Inevitably, his insatiable zest for life, plus his sense of duty to Her Majesty the Queen, plus the Nation and Commonwealth, as her devoted husband and consort, along with his great sporting interests and pursuits, have attracted the baulk of the media’s coverage and column inches, including his great love of sailing, polo, carriage driving and cricket. What hasn’t really garnered much mention so far in the copious press coverage written though is the Duke of Edinburgh’s great love of cars and motoring in general, with a real passion for speed as a self-delared ‘petrolhead’. As a keen car enthusiast and a patron of engineering, the Prince acted as an ambassador and champion for the British automotive industry post-war, promoting the UK’s motoring prowess and products to a receptive global export audience.
During the 1950s the Prince was photographed behind the wheel of a rare Jaguar XKSS and drove a classic Aston Martin race car on the celebrated Motor Circuit at Goodwood in 1953. Some years later, period images also show him chatting and joking with 1976 Formula 1 British World Champion James Hunt at the height of his competition career.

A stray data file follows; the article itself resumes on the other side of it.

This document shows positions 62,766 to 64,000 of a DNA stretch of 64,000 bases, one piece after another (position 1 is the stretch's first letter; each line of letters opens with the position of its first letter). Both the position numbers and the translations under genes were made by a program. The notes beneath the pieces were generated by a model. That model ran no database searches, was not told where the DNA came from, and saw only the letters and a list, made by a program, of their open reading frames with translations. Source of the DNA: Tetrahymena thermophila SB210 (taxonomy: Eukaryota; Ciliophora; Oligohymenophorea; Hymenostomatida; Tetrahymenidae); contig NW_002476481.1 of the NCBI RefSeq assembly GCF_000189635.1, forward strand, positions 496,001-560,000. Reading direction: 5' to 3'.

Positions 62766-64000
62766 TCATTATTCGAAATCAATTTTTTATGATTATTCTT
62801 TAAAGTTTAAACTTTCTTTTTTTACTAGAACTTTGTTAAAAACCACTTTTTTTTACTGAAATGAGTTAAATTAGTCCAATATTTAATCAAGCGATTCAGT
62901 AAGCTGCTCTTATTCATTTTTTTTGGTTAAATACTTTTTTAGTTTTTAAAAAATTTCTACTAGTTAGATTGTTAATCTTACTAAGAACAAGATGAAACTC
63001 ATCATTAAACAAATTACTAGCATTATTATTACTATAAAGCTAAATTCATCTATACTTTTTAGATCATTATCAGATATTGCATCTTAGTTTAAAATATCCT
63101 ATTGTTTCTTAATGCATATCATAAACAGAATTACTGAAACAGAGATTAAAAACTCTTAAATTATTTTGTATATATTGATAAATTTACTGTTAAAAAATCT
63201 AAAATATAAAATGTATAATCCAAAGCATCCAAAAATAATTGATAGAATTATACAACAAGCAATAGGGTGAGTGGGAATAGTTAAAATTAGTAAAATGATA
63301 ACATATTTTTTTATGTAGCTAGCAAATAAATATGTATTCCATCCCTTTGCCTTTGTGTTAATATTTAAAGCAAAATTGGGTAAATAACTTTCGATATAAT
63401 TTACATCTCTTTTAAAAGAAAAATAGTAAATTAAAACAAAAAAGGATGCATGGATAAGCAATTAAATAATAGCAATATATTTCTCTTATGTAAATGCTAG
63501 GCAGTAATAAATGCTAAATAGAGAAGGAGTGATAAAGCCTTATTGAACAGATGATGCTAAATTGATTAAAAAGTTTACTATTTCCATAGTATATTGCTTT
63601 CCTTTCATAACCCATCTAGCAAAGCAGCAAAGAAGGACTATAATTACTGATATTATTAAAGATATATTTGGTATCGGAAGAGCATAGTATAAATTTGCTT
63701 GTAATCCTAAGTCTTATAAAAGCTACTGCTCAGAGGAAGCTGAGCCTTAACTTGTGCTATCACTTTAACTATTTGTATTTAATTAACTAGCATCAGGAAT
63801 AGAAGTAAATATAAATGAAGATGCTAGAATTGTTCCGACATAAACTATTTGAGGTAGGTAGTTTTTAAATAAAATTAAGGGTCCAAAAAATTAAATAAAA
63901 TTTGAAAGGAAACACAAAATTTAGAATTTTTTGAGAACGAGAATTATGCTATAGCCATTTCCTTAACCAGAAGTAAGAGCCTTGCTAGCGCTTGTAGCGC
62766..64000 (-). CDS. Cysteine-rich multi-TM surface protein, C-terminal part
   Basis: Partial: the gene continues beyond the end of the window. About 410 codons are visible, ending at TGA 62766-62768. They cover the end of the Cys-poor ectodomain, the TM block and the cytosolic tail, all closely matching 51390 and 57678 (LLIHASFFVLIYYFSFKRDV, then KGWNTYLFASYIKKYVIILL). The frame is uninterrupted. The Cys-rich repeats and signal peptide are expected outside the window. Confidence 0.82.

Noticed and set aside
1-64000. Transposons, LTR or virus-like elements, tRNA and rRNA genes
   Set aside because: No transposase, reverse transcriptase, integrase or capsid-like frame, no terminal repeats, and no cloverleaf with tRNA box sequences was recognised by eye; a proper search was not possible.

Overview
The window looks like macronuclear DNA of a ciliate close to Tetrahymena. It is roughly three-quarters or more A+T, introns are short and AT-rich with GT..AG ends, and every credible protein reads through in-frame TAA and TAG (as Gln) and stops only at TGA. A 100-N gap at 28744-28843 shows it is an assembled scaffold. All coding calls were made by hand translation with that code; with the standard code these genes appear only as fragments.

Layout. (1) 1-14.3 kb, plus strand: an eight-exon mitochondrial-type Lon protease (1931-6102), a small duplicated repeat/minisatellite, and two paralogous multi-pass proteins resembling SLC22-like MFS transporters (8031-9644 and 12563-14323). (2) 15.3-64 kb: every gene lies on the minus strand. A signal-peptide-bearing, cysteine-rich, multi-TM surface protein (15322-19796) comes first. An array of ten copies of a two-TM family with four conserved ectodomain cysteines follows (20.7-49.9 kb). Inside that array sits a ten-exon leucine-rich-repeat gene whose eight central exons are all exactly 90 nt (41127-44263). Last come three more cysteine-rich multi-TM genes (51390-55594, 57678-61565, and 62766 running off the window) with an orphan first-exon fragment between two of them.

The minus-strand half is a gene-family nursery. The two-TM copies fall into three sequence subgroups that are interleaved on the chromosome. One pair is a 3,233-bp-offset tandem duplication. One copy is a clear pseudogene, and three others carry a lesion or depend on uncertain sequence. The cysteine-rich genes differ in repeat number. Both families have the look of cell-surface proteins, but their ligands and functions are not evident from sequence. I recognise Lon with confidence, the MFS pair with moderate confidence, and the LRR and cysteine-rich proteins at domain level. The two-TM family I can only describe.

In late 1955, during a visit to Britain’s then dominant car producer, BMC (Austin Morris) and its Longbridge design office studio as part of an official Factory tour, the Duke was shown a few top-secret sketches and clays of some planned future models. In his renowned forthright manner, Prince Philip commented to Austin boss Leonard Lord that he might want to get an expert outside design consultant to help out as the proposed new BMC models already looked dated and “not quite up to European competition” in his opinion, prompted by the futuristic Citroën DS that had just recently been launched. The Prince gave Lord a suggestion about who he should get as a consultant – Battista Farina at Pininfarina. Lord promptly acted on his recommendation, appointing Pininfarina to style the formal ‘Farina’ Austin A55 Cambridge/Morris Oxford family saloons, quickly followed by the influential two-box Austin A40 with its truncated tail (now the standard profile of all modern hatches, but revolutionary in 1959), plus BMC’s popular ADO16 1100-1300 range (the UK’s best-selling cars for many years), capable 1800 ‘Landcrab’ and MG B GT.